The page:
- Trivialising the experience – i.e. “it happens when the relationship breaks down”
- Sexual Violence Liaison Officers (SVLOs) They can speak to specially trained members of student wellbeing team. We can help them to go through your options: including reporting the incident to police, to the university, or to access medical and emotional support only and make no formal report. To speak to a SVLO, they can report with personal details and will be contacted to arrange an appointment. Students and staff can also report an incident anonymously
- Report to the police. Call 999 in an emergency or 101 for non-emergencies. If the person you know is thinking of reporting to the police then Rights of Women have detailed advice about reporting to the police and a guide to criminal investigations. A SVLO can support the student with reporting the crime if they would wish to do so. If you have witnessed a domestic abuse incident you also can report it to the police directly.
- Report the incident anonymously. You can report online to Crimestoppersor call 0800 555 111.
- Report the incident through University disciplinary processes. An SVLO can help you make a report to the disciplinary team. If you choose to name a member of staff or a student in your report, there are procedures which set out the actions the university may take. This may include carrying out conduct investigations.
When you report an allegation of misconduct to the University, we have a dedicated team who will consider your allegation and liaise with you regarding next steps.
It is likely that you will be invited to meet with one of the team to discuss your allegation in detail to establish the details of the matter. We do this using student regulations and policies such as the Disciplinary Regulations for students and the Student Anti-Harassment Policy and Procedure which are available on shuspace.
The full range of possible sanctions is available in section 48 of the Disciplinary Regulations.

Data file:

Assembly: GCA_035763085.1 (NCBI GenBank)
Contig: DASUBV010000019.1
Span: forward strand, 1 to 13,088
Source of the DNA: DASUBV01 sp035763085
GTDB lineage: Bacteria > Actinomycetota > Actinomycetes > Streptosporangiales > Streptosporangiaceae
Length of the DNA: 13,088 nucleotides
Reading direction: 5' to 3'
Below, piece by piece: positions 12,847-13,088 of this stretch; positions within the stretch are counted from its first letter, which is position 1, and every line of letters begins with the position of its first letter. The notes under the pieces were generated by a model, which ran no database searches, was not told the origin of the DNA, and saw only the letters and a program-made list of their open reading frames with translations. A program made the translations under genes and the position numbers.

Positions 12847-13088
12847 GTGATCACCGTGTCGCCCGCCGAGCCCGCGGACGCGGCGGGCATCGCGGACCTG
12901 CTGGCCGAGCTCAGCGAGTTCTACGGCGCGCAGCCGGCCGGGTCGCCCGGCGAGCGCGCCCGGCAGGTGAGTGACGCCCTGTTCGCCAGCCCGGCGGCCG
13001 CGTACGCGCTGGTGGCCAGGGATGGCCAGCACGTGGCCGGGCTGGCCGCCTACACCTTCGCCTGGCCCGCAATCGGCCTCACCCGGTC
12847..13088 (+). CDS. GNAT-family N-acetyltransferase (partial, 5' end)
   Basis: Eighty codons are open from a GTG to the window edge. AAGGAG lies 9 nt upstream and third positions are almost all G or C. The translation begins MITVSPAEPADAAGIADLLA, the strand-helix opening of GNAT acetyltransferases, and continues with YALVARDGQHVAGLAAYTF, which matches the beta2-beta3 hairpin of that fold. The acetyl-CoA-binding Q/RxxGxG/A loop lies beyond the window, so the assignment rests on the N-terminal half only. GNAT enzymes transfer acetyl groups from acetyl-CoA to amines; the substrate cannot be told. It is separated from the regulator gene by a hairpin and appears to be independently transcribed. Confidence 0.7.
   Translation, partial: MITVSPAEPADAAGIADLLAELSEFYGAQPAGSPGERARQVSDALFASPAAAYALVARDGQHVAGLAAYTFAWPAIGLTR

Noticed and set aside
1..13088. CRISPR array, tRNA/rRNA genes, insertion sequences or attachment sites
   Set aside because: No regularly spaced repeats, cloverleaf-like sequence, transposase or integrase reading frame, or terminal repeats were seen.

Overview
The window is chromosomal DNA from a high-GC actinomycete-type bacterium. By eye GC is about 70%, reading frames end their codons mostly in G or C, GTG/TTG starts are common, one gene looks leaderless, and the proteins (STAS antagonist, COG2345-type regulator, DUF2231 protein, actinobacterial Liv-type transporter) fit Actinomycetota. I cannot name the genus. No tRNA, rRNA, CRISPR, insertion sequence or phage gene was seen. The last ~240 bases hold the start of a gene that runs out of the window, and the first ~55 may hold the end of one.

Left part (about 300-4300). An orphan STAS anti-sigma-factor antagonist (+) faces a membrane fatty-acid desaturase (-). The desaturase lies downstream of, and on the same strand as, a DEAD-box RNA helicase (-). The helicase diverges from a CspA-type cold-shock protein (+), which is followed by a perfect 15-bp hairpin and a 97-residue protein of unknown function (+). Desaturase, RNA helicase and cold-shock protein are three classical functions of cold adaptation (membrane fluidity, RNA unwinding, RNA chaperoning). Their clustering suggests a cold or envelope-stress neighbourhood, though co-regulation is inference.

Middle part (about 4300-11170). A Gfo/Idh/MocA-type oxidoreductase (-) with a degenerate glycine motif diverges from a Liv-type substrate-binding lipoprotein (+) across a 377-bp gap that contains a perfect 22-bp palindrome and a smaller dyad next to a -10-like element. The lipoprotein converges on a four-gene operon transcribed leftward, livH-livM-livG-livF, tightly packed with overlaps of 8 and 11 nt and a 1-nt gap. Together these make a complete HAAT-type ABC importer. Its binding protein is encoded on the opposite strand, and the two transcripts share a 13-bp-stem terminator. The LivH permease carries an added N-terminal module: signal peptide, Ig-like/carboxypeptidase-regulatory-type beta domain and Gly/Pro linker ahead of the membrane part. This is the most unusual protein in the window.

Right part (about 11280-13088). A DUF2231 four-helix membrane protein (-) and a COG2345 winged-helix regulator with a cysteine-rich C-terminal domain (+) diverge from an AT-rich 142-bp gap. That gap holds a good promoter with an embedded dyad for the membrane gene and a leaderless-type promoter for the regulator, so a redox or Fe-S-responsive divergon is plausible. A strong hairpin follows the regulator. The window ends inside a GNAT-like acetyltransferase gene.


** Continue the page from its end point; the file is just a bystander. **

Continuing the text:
If you think you or someone you know has been experiencing domestic abuse there are a variety of support options available. You have the right to choose which support options you wish to access.
Sheffield Hallam support for students
- Student Wellbeing. The wellbeing team are available for advice and guidance for specific issues and for ongoing wellbeing support for students. They can support you if you are concerned about your behaviour. Register to book an appointment.
- Students’ Union Advice Team. The Students' Union provides a confidential, non-judgemental and free service available to all Sheffield Hallam University students. It is independent from the university, so issues with the advice service will not appear on your SHU file without your consent.
The advice team provides specialist advice and support on academic issues such as concerns about your university experience, formal complaints and appeals, disciplinary hearings and academic misconduct investigations.
Sheffield Hallam Support for Staff
- Trade unions. Sheffield Hallam University recognises UNISON, GMB, UNITE and UCU. Staff who are members can contact them for support and advice.
- Local Human Resources contacts. If you are a member of staff or manager your HR partner will be able to identify the support that’s available for you.
- Staff wellbeing. The University's staff wellbeing pages link to a range of support services, including staff counselling.
Other Support Services